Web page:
With apparent reasons to clash numerous and ambitions to stop few, it is important the governments in Tokyo and Seoul weigh their options in their ongoing trade dispute for the coming year. The Tokyo Summer Olympics 2020 offer an opportunity for both parties to refresh relations and re-establish their trust and friendship by engaging on a unique platform for dialogue.
Many point the beginning in recent tensions between Japan and South Korea to October 2018. Back then, South Korea’s Supreme Court issued a landmark ruling stating that Nippon Steel & Sumitomo Metal must compensate four South Korean citizens who fell victim to forced labour in its factories during Japan’s occupation of Korea in World War II. A month later, a similar order was presented to Mitsubishi Heavy Industries. These rulings are a product of South Korea and Japan’s trouble finding closure with their joint past because of different historic interpretations on either side. Japan’s subsequent reaction to the rulings of disbelief and refusal ushered in a trade dispute that has become dangerous for both countries’ economies and derailed political relations.
The main bone of contention is the heavy export restriction Japan imposed in July 2019 on chemicals vital to South Korea’s semiconductor industry, the largest in the world, needed to build smartphones; Japan’s government vaguely cited South Korea’s export policy as reasoning. The impacts on the South Korean economy, where the electronics industry makes up a sizeable chunk of the GDP, were remarkable. Many financial analysts revalued their predictions for South Korea’s economic growth in 2019 from 2.5 to 2 percent or below. Predictions for 2020 are also fairly bleak, roughly 2.2 percent, and the IMF stresses that many Asian economies will suffer due to the dispute.
Similarly, Japanese businesses have been boycotted by South Koreans and watched revenue plummet. The popular retail brand Uniqlo recorded a 40 percent fall in sales last August, and car manufacturers Honda and Nissan recorded 80.9 and 87.4 percent fall in number of cars sold respectively compared to the same month the previous year. In 2019, the number of South Korean tourists visiting Japan, who invest more than USD 5 billion annually in its economy, dropped by 25.9 percent compared to 2018.
With regard to the near future, it is key that both parties reassess their priorities and strive to de-escalate tensions and Japan, initiator of the trade row, reconsiders its aims. If the ban were lifted, markets on both sides would return to normal and restore calm in the regional economy. South Korea’s semiconductor industry, struggling to replace the vital chemicals, could recover. This would give both governments the necessary breathing space that could help solve the forced labour compensation issue, with no obstacles preventing discourse between them. Bonus points can be scored for Japan by reinstating South Korea on its export «white list», after having ousted it last August, which gives specific nations preferential treatment with regard to export regulations. But, even then, relations between Tokyo and Seoul would only be back to square one.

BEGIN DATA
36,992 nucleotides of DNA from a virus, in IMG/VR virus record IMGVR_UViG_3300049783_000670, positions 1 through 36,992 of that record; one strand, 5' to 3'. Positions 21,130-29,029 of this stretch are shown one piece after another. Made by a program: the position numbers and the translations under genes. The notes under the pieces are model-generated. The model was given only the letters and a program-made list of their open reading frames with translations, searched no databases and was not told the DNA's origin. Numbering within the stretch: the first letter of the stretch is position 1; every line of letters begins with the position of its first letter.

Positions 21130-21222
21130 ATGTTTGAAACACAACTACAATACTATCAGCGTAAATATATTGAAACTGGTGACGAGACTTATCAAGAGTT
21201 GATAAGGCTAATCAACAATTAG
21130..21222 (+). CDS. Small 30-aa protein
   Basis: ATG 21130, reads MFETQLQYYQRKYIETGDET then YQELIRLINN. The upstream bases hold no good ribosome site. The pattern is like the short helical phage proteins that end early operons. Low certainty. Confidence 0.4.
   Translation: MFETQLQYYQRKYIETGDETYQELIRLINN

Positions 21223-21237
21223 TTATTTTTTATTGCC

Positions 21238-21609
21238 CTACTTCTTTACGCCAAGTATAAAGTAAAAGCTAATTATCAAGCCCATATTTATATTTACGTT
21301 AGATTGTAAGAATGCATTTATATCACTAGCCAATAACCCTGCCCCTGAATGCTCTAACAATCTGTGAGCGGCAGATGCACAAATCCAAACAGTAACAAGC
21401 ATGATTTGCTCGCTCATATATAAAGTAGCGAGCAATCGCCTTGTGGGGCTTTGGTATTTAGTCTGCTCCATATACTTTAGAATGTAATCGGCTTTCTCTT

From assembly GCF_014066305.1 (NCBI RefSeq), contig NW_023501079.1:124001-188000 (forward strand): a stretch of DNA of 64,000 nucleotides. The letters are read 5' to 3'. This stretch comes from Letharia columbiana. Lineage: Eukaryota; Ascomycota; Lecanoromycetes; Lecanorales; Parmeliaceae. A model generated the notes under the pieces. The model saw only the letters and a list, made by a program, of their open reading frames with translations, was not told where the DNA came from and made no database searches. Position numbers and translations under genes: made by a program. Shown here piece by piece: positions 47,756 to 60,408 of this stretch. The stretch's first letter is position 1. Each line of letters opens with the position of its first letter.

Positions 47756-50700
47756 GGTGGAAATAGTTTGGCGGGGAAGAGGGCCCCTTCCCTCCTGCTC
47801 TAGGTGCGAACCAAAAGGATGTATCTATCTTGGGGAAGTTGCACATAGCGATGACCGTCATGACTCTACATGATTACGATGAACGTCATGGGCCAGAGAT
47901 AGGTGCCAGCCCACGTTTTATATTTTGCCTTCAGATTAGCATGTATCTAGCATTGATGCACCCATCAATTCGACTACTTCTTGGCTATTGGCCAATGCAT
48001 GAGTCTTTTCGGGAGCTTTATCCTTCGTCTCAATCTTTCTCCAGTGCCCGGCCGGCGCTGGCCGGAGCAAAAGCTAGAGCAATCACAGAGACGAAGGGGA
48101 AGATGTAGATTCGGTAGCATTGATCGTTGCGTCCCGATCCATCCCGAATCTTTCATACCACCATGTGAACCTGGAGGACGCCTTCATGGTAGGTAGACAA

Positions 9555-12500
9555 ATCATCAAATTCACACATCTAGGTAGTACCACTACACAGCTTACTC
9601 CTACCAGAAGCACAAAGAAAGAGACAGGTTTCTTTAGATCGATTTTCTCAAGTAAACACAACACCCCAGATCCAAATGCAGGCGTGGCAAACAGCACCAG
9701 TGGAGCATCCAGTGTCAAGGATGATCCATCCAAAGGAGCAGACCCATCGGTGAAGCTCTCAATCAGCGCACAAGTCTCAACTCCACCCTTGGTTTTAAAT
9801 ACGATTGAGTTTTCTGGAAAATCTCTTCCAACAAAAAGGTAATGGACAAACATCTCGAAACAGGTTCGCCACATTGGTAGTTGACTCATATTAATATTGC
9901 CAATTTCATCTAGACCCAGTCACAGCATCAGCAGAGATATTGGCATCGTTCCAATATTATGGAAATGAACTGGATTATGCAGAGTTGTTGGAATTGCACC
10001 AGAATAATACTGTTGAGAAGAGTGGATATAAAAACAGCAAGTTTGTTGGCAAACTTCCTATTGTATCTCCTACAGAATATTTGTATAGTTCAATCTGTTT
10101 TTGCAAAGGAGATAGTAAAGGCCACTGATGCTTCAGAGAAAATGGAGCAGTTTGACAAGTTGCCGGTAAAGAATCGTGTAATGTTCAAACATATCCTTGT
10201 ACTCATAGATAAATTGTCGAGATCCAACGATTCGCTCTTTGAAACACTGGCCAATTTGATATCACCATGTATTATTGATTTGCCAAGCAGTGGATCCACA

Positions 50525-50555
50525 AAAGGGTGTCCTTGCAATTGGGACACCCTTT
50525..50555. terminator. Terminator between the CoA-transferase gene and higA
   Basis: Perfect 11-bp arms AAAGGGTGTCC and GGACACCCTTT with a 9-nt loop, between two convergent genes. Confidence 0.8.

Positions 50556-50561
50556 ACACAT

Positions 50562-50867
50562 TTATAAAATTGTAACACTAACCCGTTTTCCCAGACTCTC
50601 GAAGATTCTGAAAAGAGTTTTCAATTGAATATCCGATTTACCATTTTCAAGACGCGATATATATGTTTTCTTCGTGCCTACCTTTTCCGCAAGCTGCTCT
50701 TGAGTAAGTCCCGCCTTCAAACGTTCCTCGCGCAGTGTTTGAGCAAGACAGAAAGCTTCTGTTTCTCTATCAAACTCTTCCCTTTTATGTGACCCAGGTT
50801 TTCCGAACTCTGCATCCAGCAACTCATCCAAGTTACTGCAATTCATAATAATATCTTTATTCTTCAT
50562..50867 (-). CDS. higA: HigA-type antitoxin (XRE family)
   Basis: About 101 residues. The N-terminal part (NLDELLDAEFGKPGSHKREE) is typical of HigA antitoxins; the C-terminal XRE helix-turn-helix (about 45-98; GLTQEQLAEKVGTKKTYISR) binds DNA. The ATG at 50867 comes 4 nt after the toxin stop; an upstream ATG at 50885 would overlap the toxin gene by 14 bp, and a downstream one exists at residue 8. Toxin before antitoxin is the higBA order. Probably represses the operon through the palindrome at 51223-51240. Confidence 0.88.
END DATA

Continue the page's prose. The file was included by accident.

An ideal opportunity for improving cooperation arises from the Tokyo 2020 Summer Olympics, which are just around the corner. The preparations for this event could prove essential to saving (and furthering) the partnership between Japan and South Korea. Both countries, wishing not to embarrass themselves in front of an international crowd condemning the dispute at such a critical event, could strive to end tensions.
First, the aforementioned reparations, including the compensation of victims by the Japanese companies, must be executed in order to restore mutual trust between the two nations. Second, Japan must show signs of reducing its hostile attitude toward South Korea. Decreasing this can be achieved by, for instance, proposing greater military cooperation or even more tight-knit trade relations, which should, given Russia and China’s hazardous behaviour toward them, be in both countries’ interest. Controversial remarks by Japanese officials regarding war crimes that frequently make news headlines should also be spared. In turn, South Korea can also show willingness to cooperate by refraining from frequently requesting apologies from Japan for its past mistakes, often triggering the adverse effect. Seoul could also offer to play a mediating role between Pyongyang and Tokyo, who clash frequently, which would improve its ties to both countries.
To conclude, none of these suggestions must be finalised before the Games arrive, however already announcing such measures this spring could have significant consequences. As pointed out above, options for ameliorating relations are numerous. Emotions, which have plagued relations in the past decades, must be replaced by rational thinking and a troubled past shall give leeway to a prosperous future. The Olympics, a competition uniting the world, can act as the long-needed variety in everyday interaction between the two countries and both can opt for creative and innovative approaches to ending their persisting and troublesome aversion.